The heavily-promoted retail convulsion began on midnight Friday and, within the first two minutes, transactions had passed the $1 billion mark. In a little over an hour, that number had jumped to $10 billion, Reuters reported.
The 2017 figures were a 39 percent increase compared to previous years. Many brands, including Nike, Xiaomi and Uniqlo, chalked up over $15 million in sales.
"In terms of scale it just dwarfs any other event out there," gushed Ben Cavender with the China Market Research Group.
To increase sales, Alibaba hosted a gala that included stars like American actress Nicole Kidman and American rapper Pharrell Williams. According to the online retail behemoth's chief executive officer Daniel Zhang, the company wants the event to reach global scales and is hoping that local promotional parties will see shoppers from other countries increase their involvement.
Now that shoppers have virtually filled and emptied their online shopping carts, delivery, warehouse and fulfillment workers — as well as the myriad robot slaves employed by the massive retail extravaganza — are feverishly working to deliver millions of packages over the next six days.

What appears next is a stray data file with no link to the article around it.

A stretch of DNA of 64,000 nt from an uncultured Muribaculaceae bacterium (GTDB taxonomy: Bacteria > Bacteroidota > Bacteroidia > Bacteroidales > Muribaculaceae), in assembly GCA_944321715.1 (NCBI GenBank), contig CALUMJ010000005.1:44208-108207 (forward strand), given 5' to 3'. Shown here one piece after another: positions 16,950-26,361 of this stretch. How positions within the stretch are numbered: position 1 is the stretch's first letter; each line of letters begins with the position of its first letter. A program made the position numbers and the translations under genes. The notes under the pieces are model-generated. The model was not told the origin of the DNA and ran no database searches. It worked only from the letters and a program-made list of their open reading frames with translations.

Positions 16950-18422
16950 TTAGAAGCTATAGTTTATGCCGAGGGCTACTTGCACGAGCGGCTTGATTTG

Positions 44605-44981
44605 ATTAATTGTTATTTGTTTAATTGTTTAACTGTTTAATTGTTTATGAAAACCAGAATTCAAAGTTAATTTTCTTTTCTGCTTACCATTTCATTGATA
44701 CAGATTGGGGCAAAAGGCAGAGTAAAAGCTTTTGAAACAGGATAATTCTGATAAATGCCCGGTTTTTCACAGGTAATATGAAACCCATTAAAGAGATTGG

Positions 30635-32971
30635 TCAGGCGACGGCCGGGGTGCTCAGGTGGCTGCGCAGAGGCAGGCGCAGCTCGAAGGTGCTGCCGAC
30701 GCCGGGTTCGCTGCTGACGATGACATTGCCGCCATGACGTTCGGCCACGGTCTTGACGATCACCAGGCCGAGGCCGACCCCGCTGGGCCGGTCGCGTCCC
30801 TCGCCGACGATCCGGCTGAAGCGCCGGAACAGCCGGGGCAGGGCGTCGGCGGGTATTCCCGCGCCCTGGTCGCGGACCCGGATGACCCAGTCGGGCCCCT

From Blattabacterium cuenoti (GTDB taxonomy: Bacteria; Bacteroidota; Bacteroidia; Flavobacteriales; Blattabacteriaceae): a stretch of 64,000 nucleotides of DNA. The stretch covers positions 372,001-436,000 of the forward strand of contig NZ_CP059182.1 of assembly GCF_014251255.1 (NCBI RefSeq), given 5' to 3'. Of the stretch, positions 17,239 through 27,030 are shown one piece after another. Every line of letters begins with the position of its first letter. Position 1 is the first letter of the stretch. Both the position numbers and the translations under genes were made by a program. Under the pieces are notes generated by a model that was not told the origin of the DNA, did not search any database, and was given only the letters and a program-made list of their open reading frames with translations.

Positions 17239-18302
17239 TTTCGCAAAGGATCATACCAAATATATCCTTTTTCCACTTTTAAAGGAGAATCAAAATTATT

"On the back of 11-11, we will probably have to distribute north of 700 million packages," Alibaba President Mike Evans enthused, Bloomberg reported.
"That is a massive, massive number of packages that requires a robust logistics network both in China and outside of China, and we will continue to invest in that business, and by moving to a controlling position, we will be able to ensure the right degree of quality," the business leader raved.
"This is a big event for China, for the Chinese economy," rhapsodized Joseph Tsai, Alibaba's co-founder and vice chairman.
"On Singles' Day, shopping is a sport, it's entertainment," Tsai tellingly observed.
According to Tsai, the disposable income of China's "over 300 million middle-class consumers" is assisting immensely in Alibaba's profitability.
"This powerful group is propelling the consumption of China," he declared.
In 2016, however, the US Securities and Exchange Commission began a probe into Alibaba's accounting practices, claiming that the way the company handles its numbers is not clear. That investigation remains currently underway.